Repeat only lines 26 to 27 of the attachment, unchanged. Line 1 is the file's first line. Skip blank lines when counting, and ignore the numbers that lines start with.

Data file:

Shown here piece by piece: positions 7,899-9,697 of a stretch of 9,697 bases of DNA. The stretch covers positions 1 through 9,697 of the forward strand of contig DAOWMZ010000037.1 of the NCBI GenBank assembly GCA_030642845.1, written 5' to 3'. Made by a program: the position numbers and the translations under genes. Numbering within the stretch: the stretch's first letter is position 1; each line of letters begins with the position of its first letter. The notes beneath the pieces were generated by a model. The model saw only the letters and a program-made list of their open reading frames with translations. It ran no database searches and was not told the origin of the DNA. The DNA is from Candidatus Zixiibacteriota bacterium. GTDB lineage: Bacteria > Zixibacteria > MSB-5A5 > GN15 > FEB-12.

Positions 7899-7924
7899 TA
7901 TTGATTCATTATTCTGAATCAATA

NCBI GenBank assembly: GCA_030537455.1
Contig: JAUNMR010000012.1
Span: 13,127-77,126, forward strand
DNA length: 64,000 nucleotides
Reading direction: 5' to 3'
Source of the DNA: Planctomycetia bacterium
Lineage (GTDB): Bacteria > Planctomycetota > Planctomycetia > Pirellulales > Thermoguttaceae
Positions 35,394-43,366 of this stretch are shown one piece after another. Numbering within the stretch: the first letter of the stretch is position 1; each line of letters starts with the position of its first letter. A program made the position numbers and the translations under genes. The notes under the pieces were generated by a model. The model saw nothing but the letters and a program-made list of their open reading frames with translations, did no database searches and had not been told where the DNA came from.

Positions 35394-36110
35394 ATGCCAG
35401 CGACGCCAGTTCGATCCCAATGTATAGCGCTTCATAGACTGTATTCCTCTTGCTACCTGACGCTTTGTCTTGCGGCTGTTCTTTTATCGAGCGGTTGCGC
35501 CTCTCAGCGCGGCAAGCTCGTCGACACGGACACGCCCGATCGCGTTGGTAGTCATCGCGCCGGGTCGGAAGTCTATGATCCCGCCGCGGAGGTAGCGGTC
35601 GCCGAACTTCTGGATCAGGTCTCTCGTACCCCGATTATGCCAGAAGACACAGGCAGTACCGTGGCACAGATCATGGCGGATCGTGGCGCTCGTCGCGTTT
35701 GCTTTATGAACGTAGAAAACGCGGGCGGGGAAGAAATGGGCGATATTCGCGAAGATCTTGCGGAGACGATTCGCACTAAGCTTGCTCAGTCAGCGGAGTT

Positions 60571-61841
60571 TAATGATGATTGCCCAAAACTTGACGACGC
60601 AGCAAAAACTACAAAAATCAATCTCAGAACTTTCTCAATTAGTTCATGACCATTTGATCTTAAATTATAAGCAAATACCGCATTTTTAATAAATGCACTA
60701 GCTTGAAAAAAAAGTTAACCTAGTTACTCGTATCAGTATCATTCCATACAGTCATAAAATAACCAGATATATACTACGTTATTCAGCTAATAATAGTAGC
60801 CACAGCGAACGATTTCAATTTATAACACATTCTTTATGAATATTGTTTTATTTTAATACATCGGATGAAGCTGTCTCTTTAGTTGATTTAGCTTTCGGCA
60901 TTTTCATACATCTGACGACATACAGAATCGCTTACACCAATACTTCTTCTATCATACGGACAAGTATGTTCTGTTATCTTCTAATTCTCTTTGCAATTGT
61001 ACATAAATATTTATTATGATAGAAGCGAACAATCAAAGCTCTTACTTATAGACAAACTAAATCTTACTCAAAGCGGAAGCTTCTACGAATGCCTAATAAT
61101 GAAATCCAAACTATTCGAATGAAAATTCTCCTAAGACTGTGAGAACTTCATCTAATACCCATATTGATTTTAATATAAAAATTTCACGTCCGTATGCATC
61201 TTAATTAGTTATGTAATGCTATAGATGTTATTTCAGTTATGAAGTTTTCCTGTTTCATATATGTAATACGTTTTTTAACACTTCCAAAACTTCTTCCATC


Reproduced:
61101 GAAATCCAAACTATTCGAATGAAAATTCTCCTAAGACTGTGAGAACTTCATCTAATACCCATATTGATTTTAATATAAAAATTTCACGTCCGTATGCATC
61201 TTAATTAGTTATGTAATGCTATAGATGTTATTTCAGTTATGAAGTTTTCCTGTTTCATATATGTAATACGTTTTTTAACACTTCCAAAACTTCTTCCATC